Securing Ghana’s borders
Under the new rules, those without identity cards are being detained for interrogation. This comes as an unpleasant surprise for some: Until now there has been free movement across borders within ECOWAS.
Ghana cites a heightened terrorism threat as the reason for the new border checks. Ghana’s northern neighbours Burkina Faso and Mali are ECOWAS member countries that have experienced acts of terrorism in recent months.
The new rules are causing some confusions among travellers. In a recent example, travellers on a bus into Ghana from Burkina Faso were delayed since some of them did not have identity cards. Most said they were unaware of the requirement to carry identification.
“Some of us didn’t know that such an exercise was taking place,” said Ghanaian citizen Atanga Frederick, one of those detained. He added that officials should do a better job of informing citizens of the new requirement.
Under ECOWAS rules, people and goods can move freely among member countries. Until now a national ID was not strictly required for crossing a border into Ghana.
According to Edward Kofi Owusu, an immigration commissioner, heightened security threats make border checks crucial. The inspections “make sure that we don’t just allow [in] anybody with ill motives,” he said. “We have criminals all over the place. If a government cares for its people, it will make sure that people at the gates of the country profile those coming in and make sure that undesirables are turned back.”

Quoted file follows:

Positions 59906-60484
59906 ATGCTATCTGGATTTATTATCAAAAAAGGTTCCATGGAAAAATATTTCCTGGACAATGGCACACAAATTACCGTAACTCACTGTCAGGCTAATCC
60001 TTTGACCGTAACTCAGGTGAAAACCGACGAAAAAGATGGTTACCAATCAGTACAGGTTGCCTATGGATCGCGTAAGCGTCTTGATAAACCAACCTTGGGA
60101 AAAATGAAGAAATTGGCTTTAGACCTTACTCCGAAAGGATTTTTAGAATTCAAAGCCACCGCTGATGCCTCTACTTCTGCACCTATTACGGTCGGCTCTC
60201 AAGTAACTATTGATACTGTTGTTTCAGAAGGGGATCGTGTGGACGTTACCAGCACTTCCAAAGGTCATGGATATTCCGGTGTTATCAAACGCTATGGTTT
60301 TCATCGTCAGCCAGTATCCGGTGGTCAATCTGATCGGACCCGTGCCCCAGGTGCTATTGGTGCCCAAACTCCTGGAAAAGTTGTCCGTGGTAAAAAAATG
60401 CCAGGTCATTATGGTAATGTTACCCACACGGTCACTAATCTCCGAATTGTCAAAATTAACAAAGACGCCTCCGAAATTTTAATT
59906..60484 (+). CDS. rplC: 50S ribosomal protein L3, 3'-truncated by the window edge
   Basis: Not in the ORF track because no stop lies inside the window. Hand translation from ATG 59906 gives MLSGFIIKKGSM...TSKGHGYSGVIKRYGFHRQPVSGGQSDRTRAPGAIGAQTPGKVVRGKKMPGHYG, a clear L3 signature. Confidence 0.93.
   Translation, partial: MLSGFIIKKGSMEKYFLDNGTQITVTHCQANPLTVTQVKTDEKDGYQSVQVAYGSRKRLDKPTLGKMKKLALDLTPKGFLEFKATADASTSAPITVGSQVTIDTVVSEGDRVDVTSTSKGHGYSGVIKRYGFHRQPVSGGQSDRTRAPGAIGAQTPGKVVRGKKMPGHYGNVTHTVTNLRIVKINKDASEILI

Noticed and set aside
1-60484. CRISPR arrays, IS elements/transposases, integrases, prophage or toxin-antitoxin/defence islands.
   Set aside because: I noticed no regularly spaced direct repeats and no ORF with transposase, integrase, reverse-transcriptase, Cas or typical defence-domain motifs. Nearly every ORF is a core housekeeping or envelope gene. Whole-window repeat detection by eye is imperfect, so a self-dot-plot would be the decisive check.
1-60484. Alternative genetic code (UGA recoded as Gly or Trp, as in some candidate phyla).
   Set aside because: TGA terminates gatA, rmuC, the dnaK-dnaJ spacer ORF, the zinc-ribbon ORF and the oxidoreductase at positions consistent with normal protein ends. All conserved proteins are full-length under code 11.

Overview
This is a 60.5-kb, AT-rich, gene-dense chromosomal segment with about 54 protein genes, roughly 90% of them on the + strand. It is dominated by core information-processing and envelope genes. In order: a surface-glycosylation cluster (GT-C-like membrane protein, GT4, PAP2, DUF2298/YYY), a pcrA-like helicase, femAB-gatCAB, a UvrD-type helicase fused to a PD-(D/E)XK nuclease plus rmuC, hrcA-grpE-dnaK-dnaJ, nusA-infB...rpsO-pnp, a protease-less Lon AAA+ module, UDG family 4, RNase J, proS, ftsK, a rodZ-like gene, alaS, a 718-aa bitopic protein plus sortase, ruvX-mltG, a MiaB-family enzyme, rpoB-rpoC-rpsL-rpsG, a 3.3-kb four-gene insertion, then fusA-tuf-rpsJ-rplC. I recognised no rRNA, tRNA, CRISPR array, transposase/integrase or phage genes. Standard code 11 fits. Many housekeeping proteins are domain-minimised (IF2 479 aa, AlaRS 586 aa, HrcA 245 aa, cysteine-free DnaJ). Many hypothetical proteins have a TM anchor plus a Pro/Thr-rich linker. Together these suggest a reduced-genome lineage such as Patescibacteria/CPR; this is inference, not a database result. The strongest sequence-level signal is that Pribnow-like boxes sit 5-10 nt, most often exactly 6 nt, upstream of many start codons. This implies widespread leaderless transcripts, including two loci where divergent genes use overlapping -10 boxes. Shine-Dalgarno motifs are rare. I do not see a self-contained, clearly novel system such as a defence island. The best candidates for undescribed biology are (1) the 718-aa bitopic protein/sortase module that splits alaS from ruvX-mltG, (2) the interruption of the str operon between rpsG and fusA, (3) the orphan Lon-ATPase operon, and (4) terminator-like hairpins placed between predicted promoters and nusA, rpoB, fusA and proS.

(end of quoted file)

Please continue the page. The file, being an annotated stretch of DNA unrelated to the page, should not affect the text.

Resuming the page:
Corruption at work?
But some Ghanaians question whether the border checks are improving security. A few voices contend that corruption among the border guards is undermining that aim.
One of them is Alhassan Muhison, a Ghanaian citizen. “One time we were stopped at the border and a member of the Fulani – a primarily Muslim group – was among us,” he said. “We were able to produce our ID cards but he could not. Before he could get back on the bus he had to pay 10 Ghana cedis (about 2 euros).”
“If he had been a terrorist, then allowing him to proceed with a 10 cedis payment would compromise security,” Mr. Muhison added. “He could come into Ghana and do whatever he wants. And he could tell his colleagues, ‘just pay and they will allow you to go in.’”
Mr. Muhison’s argument finds support in academic research. A 2014 University of Ghana study says that the country “has instituted some measures in the form of legislation, intelligence gathering and [deployment of] combat units to deal with any threat of terrorism. These measures, however, have some shortcomings that need to be tackled if Ghana is to succeed in preventing terrorism or effectively fighting it if it occurs.”
At Ghana’s border crossings, meanwhile, the identity checks continue. Ghana’s officials say that citizens will need to get used to carrying IDs when they travel, even within ECOWAS.
Maxwell Suuk is a journalist in Northern Ghana.